How this would be better for the general election hopes I can’t fathom. Surely the American public aren’t ready to elect another Bush to the presidency? And surely not so soon after the last Bush oversaw the current financial and unemployment crisis. But then again they did re-elect him in 2004 as the fiasco and entrenchment in Iraq was reaching its zenith. Cues at the polling station which were originally speculated to be for John Kerry and a protest against Iraq, all of them turned out to be Bush voters and saw him return by a landslide margin.

I have taken a few positions on VP candidates based on Romney winning the nomination which I will be looking at and preparing to move on should Romney indeed lose in Michigan. I think most of the selections that I made are still in the picture but if a staunch conservative does get the nomination then some new names may start to come forward – someone who appeals to moderates is going to be crucial as is the Latino and black vote. Santorum is losing to Romney with women voters which will be another sector crucial general election. Obama does well with voters in all these sectors so a Republican VP is going to have to bring something to the table that makes up for the Santorum’s (and likely other conservative nominees) deficit in this area.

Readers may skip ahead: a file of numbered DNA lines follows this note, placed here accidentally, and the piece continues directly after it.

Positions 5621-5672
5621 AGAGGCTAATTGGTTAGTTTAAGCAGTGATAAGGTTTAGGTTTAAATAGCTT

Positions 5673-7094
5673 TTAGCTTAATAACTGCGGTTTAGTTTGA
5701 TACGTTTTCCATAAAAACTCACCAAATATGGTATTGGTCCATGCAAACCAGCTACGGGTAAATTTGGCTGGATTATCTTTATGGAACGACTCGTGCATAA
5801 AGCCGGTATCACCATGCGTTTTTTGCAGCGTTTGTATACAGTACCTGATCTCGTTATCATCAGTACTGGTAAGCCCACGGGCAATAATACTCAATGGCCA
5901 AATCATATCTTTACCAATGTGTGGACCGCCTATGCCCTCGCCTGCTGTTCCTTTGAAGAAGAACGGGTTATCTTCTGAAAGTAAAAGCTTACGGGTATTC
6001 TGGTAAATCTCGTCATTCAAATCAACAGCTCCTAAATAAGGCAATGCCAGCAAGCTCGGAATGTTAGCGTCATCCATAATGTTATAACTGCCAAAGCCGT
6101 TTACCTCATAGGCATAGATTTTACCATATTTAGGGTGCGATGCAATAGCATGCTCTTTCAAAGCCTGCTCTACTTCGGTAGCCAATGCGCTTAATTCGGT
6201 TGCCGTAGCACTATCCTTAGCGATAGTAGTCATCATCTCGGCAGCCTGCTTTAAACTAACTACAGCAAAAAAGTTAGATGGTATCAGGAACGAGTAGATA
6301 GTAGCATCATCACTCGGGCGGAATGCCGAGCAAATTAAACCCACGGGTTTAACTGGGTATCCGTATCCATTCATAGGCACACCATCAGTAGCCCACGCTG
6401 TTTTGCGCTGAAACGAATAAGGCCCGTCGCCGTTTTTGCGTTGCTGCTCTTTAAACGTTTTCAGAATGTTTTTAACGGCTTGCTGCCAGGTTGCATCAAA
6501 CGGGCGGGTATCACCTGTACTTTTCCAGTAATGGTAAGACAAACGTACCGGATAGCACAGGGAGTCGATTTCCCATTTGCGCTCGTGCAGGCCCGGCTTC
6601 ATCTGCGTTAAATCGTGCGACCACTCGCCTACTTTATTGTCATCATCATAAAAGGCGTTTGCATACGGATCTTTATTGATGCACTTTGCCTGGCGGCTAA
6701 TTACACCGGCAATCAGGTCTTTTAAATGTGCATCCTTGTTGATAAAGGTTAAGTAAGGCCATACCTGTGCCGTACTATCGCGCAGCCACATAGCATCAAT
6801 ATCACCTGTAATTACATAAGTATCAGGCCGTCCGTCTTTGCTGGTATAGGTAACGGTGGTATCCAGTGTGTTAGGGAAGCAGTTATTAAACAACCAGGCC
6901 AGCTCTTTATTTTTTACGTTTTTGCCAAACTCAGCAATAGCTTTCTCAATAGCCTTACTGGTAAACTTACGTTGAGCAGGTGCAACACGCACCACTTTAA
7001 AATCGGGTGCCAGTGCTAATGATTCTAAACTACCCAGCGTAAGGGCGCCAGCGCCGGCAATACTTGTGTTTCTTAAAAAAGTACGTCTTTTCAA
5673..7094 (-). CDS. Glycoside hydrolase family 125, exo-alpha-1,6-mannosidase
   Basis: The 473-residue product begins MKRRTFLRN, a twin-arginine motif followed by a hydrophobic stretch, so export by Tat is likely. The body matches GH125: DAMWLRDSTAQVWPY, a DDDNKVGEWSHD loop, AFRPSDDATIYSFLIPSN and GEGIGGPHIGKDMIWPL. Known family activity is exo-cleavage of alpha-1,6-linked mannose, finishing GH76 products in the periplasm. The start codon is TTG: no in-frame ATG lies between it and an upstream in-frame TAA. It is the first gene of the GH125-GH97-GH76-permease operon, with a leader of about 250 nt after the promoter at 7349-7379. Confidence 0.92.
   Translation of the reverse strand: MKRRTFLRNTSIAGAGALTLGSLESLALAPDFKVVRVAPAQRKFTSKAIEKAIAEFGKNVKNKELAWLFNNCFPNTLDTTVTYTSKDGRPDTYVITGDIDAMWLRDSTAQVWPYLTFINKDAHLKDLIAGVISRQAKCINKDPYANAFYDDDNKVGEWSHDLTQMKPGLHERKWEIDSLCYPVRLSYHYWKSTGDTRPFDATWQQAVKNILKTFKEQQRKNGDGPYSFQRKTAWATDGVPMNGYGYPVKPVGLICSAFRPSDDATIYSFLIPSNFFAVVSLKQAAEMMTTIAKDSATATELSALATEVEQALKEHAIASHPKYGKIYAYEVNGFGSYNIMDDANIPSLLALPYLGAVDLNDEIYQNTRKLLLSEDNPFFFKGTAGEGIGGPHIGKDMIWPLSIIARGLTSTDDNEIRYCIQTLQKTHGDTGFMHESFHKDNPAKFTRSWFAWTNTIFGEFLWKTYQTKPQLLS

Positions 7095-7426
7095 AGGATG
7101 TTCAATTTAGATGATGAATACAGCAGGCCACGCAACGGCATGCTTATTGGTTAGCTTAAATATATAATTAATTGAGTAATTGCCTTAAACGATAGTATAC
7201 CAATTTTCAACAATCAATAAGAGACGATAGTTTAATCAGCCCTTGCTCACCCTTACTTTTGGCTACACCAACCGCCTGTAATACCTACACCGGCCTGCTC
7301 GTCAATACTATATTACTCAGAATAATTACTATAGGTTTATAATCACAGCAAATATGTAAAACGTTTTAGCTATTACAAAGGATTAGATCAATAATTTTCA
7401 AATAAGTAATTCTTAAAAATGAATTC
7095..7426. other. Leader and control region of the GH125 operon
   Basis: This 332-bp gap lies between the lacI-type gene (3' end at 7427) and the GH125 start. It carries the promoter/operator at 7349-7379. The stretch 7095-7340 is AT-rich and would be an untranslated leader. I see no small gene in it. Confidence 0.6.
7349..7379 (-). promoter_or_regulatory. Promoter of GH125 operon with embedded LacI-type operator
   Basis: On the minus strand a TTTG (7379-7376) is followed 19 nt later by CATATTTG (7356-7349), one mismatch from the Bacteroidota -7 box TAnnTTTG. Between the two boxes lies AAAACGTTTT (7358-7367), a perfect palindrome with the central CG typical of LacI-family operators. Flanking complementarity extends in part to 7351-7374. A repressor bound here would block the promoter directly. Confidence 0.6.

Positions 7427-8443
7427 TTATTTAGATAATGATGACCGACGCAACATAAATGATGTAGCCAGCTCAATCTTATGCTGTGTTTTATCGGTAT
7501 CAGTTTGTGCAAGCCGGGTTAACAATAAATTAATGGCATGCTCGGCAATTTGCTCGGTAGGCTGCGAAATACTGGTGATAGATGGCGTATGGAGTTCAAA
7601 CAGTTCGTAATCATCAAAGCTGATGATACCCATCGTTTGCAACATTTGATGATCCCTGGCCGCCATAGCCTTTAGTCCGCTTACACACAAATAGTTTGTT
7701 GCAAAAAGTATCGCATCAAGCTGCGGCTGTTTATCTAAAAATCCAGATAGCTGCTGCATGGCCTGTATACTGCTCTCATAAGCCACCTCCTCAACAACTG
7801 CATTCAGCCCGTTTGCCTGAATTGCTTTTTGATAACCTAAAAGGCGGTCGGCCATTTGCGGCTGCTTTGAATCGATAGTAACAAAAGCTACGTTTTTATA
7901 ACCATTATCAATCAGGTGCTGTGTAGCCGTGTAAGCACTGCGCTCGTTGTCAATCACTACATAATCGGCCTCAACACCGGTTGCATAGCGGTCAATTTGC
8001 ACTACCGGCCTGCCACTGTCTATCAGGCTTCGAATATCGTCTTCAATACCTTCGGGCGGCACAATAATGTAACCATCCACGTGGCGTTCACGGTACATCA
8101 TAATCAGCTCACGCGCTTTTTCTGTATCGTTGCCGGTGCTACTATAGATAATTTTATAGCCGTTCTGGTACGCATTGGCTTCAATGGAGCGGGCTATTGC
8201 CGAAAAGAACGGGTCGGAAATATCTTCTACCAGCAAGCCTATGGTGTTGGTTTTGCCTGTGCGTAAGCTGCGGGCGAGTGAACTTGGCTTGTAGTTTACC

Romney still has to be the most electable in a general election of all the Republican candidates, both those in the race and those who are still looking on from the side-lines. Santorum’s hard right politics, despite his clean cut image will alien moderates and the election cant be won in the south alone. I wonder then if we might see a return to the selection of a VP candidate based upon whether they can carry their own state? The trend has been to pick a VP on the basis of what the top of the ticket is perceived to be lacking – Biden brought the youthful Obama foreign policy credibility. The strategy of picking VP to carry a major swing state has not really been proven to consistently work though. It does start to make Marco Rubio look more and more attractive as a VP pick – but he is young, inexperienced and he has consistently ruled himself out. The odds remain very short on him though and there is probably little value in taking a punt.